However, when they don't work together, the messages sent are different, it confuses decision makers and it can cause TERRIBLE dissent between the groups resulting in long term problems for any solution and beyond.

          Let me give you an example. Say you are Indigenous and the gov plans a nasty project on lands not on the reservation, but that are nonetheless sacred to you.

          Then a group marches in with NO ties to the tribe or the land, historically or culturally, and instead of working WITH the tribe more or less acts like they just rode in on a white horse to save the day. You can imagine how that makes the Indigenous folks feel and in the past, it has NOT been an uncommon problem unfortunately.

          Rather than work on an issue separately (with hard feelings and nothing shared and often losing for everyone involved), it is far better to work together and for each to contribute at their interest/skill/knowledge level.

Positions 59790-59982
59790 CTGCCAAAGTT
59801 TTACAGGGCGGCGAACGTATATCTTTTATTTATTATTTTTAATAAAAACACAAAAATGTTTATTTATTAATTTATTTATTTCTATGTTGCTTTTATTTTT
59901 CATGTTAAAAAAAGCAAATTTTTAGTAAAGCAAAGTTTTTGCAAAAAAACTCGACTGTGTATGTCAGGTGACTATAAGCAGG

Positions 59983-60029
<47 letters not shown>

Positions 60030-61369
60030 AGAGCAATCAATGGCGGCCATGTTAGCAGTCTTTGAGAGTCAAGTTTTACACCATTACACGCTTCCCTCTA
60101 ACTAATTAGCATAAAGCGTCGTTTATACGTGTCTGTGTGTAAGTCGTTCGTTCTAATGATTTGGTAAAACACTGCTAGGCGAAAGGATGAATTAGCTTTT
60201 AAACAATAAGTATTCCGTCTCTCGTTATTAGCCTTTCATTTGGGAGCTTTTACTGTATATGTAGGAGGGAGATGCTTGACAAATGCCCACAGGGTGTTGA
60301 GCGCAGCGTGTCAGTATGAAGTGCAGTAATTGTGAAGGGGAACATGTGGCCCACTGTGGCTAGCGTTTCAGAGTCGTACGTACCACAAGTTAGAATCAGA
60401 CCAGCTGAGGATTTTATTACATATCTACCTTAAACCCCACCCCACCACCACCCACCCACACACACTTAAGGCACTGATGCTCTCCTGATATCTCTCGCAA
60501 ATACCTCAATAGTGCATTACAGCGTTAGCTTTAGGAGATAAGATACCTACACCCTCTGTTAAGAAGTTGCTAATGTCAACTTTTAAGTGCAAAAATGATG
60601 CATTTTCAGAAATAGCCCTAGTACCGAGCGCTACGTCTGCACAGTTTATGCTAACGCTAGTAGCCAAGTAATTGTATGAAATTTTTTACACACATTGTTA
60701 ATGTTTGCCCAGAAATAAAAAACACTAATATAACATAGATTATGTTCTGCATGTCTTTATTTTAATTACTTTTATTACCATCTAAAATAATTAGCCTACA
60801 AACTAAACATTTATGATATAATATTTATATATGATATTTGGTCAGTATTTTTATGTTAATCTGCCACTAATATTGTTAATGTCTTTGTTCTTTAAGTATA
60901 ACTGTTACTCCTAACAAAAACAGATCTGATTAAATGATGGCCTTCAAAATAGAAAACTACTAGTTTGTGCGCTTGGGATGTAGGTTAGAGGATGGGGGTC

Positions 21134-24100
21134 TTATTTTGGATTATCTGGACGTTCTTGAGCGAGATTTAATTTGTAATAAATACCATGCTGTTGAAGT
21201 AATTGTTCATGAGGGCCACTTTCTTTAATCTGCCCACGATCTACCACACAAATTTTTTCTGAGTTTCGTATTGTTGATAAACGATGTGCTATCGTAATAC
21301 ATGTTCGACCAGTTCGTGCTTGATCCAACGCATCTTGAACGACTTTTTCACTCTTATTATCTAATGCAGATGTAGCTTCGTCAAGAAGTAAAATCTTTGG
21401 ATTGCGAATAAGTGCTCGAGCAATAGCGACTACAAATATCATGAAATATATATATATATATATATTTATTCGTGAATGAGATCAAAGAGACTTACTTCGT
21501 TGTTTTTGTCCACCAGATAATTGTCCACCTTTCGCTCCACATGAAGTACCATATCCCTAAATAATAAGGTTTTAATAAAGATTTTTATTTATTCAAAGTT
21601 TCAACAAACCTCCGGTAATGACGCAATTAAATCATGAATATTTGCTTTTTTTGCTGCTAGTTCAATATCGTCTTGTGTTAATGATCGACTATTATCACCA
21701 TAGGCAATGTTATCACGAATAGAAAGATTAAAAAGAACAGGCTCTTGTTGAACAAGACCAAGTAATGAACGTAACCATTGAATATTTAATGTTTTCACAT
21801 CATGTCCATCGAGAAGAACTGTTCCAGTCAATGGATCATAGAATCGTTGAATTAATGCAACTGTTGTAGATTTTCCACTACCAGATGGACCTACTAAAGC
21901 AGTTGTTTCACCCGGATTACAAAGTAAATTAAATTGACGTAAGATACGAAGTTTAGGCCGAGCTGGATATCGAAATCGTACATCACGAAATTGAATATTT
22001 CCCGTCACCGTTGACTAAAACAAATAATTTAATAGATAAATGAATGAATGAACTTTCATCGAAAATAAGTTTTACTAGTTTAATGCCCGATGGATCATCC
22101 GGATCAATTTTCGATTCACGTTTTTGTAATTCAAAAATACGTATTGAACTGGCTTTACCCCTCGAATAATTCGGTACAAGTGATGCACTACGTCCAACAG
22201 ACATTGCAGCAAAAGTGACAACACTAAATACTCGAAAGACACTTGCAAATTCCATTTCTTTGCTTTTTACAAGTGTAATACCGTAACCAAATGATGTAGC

For instance, I would have no understanding of the sacred importance of the land or it's cultural--even anthropological or historical--relevance. Nor would I be an expert in the science. Rather, my job would be to get everyone in a room (this usually involved working with the tribal elders and sometimes with the council and sometimes both, depending on the tribe's politics and how they chose to proceed) and talking to see how we can work together for a common goal (e.g. stop the project) helping to use the science, politics etc. in organizing with the goal of helping the tribe defeat the project if that is their goal. Differences get talked through, and usually, there are differences that have to be worked through in my experience.

          And I would generally go a lot further putting the leadership pretty much in the hands of those closest to the land, which wouldn't be me or the scientists.

          There is a tremendous amount to gain, imho, in proceeding this way and a huge mess if it doesn't go something like this.